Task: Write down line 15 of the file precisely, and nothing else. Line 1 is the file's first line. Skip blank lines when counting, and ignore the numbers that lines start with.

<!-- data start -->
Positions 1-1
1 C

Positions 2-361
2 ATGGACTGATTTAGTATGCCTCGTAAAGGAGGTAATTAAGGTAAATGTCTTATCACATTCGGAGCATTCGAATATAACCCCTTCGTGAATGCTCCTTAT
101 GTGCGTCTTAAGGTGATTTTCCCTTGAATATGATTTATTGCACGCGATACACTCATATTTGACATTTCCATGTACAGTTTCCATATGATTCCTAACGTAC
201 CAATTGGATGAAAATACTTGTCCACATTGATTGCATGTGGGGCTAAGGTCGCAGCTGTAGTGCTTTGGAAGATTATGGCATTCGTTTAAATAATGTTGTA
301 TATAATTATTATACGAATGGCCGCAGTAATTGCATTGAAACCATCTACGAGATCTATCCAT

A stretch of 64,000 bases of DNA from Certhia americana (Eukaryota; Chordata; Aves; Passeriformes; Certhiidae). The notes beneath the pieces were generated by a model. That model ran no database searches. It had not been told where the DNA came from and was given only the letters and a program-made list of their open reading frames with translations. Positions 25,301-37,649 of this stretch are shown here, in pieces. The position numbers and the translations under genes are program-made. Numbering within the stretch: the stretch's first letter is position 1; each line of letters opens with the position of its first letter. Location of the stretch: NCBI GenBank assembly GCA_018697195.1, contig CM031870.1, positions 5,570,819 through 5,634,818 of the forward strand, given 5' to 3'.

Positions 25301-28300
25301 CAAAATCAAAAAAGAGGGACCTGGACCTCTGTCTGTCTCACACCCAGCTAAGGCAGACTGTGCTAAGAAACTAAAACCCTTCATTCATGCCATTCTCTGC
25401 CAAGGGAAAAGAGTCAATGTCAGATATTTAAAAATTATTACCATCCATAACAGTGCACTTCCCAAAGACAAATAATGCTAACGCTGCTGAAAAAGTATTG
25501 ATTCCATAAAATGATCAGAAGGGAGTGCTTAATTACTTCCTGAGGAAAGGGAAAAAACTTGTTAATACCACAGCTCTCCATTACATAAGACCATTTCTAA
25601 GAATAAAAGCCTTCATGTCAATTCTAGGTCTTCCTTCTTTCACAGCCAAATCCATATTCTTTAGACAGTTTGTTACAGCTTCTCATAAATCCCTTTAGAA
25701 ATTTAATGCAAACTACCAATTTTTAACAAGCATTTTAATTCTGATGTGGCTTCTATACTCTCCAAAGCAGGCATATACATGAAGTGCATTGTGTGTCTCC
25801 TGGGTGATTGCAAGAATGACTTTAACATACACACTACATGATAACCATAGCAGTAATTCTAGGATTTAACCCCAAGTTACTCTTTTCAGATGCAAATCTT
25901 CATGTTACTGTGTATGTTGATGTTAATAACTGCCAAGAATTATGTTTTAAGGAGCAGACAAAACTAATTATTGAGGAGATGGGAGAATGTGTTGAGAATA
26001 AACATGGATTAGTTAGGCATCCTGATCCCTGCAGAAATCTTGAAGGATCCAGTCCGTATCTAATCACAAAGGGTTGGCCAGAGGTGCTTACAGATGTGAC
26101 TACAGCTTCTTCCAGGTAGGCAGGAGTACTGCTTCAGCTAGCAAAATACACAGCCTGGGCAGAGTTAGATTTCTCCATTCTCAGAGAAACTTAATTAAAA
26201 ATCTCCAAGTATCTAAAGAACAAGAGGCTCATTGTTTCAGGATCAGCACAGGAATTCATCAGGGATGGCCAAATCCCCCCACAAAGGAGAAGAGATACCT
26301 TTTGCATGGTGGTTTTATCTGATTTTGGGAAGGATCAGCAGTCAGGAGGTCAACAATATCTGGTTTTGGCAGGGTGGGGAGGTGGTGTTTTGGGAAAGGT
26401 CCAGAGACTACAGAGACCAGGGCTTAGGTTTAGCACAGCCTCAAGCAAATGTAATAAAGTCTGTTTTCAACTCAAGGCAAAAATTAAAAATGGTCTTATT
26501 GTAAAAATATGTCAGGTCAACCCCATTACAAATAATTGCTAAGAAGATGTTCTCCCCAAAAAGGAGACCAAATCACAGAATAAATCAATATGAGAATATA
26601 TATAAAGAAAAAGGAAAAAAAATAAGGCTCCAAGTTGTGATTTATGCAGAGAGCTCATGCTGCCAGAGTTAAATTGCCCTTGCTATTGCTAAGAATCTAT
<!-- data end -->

25801 TGGGTGATTGCAAGAATGACTTTAACATACACACTACATGATAACCATAGCAGTAATTCTAGGATTTAACCCCAAGTTACTCTTTTCAGATGCAAATCTT